The performance of the MBLH detection methods across different seasons can provide insights related to model robustness in terms of showing expected behaviours. Figure 8 shows the mean MBLH estimates throughout the day for the different algorithms for each month in the test set. The interquartile range (i.e. 25th to 75th percentile) of the MBLH estimates is also included in this figure. For consistency, the temporal resolution for this analysis was reduced to 1 min for all methods. A gradual decline in peak MBLH can be observed from July and August towards December. On some days, STRATfinder reached higher peak values than Deep-Pathfinder. In the case of multiple cloud layers, our annotations typically followed the lower layer, while STRATfinder followed the higher layer. For example, this behaviour can be observed in Fig. 7e. Further, Deep-Pathfinder was able to capture low layers at night better than STRATfinder, although it was also limited by the no-overlap region of the ceilometer.

Figure 8Mean diurnal MBLH patterns per month at Cabauw for Deep-Pathfinder (black), STRATfinder (orange), and Lufft (purple), including interquartile ranges.


Importantly, performance varied for the different phases of the diurnal development of the ABL. In the early morning, the MBL grows into a stably stratified, unmixed NBL at the surface (i.e. roughly 04:00–08:00 UTC). This is typically followed by fast growth into the more or less neutrally stratified RL (08:00–12:00 UTC). In the early afternoon, the fully developed CBL grows slowly into the free troposphere (12:00–16:00 UTC). During the late afternoon a more or less sudden breakdown of convective turbulence – and thus breakdown of mixing – occurs (16:00–19:00 UTC). Finally, in the evening and night a new NBL and RL develop (19:00–04:00 UTC). Table 4 shows that the mean absolute difference between Deep-Pathfinder and STRATfinder was lowest during the evening, night, and early morning growth phases. In contrast, the early and late afternoon is where they were least similar (see explanation above). The Lufft algorithm obtained higher estimates than both other algorithms during the evening, night, and early morning growth phases, as it had a tendency to follow aerosol or moist layers in the residual layer (see Sect. 3.1). However, Lufft and Deep-Pathfinder estimates were substantially more similar in the early afternoon. During this period, the manufacturer algorithm can be used more confidently.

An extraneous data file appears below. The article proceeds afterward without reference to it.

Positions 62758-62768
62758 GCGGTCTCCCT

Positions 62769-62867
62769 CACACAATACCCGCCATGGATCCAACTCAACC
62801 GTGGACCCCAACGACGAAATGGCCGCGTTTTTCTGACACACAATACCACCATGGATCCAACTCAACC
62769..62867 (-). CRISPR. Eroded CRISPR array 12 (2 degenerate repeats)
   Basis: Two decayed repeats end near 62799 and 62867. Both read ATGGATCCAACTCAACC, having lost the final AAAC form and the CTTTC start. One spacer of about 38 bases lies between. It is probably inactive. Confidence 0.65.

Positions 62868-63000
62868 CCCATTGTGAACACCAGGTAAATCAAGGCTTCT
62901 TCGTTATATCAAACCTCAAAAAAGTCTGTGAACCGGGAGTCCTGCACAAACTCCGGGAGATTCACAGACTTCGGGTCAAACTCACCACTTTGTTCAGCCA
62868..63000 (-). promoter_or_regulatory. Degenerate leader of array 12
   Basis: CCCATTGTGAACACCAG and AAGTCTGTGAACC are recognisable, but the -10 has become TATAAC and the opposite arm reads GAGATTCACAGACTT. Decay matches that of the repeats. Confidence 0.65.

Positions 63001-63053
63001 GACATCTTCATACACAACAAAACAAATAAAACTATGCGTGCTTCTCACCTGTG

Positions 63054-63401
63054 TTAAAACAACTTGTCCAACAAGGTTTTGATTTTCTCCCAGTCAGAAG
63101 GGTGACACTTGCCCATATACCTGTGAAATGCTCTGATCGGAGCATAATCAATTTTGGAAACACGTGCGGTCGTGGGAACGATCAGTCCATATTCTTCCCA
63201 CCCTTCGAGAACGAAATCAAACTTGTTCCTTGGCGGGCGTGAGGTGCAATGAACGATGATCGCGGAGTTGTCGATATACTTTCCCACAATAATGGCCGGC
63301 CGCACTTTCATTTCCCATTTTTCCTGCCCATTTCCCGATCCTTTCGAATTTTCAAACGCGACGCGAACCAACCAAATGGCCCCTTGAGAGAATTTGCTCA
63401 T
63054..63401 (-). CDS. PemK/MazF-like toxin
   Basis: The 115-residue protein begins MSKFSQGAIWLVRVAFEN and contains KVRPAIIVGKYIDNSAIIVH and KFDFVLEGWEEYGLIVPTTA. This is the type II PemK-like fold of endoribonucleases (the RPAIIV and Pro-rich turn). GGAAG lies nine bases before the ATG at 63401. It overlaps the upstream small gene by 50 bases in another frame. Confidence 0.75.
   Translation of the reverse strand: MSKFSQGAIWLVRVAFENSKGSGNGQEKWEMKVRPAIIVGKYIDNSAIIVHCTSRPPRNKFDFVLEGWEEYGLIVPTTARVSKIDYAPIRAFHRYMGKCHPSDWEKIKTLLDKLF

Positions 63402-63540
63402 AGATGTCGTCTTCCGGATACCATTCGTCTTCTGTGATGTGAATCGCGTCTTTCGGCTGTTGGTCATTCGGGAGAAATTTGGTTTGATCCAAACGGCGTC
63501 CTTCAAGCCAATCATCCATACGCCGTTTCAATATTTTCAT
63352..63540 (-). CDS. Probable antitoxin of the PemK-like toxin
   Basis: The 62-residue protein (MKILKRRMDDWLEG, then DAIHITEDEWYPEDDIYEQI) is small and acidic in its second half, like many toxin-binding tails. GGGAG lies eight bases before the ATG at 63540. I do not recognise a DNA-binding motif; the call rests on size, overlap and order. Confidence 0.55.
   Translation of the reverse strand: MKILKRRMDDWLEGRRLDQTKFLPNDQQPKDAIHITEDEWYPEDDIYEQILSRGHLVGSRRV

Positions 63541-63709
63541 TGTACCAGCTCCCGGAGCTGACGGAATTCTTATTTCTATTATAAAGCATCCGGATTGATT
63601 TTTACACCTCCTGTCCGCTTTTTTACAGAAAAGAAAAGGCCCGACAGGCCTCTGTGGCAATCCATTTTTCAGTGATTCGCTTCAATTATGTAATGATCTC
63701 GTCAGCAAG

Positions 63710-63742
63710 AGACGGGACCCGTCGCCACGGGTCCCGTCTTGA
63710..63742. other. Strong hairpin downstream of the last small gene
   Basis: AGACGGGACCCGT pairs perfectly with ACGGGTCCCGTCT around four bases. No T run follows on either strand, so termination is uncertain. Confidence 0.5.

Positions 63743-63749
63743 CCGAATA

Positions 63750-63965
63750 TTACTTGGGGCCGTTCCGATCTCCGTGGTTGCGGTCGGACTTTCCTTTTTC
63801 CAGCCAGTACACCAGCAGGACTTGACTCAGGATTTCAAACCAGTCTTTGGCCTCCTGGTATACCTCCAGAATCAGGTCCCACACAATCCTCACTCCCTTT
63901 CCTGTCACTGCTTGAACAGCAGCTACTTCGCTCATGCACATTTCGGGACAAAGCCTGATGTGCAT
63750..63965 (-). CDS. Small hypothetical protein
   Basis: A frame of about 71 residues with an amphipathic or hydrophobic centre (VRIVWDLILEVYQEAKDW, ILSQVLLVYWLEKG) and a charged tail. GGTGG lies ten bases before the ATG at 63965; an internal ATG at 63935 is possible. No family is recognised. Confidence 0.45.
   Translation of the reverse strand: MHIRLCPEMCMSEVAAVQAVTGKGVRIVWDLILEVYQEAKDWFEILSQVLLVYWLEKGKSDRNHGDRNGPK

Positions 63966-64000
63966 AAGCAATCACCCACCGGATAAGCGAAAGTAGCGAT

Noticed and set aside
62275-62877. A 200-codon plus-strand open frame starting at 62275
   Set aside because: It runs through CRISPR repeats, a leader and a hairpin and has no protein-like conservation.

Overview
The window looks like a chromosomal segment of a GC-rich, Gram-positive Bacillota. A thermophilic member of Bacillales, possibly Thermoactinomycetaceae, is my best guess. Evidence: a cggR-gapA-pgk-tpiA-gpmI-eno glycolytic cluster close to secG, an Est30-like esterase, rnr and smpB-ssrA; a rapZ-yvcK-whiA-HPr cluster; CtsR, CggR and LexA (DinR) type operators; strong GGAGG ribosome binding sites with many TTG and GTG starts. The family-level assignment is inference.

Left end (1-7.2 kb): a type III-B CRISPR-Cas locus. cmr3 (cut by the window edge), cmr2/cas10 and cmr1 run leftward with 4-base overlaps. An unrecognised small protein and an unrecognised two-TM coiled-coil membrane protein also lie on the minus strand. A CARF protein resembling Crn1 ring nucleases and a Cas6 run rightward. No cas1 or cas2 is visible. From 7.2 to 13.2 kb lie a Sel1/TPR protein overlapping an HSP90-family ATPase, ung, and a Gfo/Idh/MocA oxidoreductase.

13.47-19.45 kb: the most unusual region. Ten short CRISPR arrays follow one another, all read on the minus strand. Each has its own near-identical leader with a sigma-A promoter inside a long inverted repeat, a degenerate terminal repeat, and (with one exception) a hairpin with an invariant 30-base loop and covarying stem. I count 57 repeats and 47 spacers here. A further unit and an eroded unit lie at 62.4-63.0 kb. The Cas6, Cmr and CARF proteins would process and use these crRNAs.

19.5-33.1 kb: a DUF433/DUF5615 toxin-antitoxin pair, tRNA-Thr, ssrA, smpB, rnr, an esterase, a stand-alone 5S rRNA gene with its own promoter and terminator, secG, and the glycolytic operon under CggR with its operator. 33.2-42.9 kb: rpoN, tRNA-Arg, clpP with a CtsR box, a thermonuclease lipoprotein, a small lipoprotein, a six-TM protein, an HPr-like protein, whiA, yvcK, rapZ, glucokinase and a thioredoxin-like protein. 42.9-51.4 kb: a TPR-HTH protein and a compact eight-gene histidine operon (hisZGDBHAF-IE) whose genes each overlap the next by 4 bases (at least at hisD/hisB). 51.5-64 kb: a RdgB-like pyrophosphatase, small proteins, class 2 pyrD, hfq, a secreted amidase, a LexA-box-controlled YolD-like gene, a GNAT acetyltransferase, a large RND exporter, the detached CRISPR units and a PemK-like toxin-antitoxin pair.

Table 4Method intercomparison showing the mean absolute difference (metres) for the various phases of development of the ABL, obtained using the test set. Time of day is stated in UTC; note that the local standard time at Cabauw is UTC+1 or UTC+2 (daylight saving time).

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3.4 Using alternative neural network architectures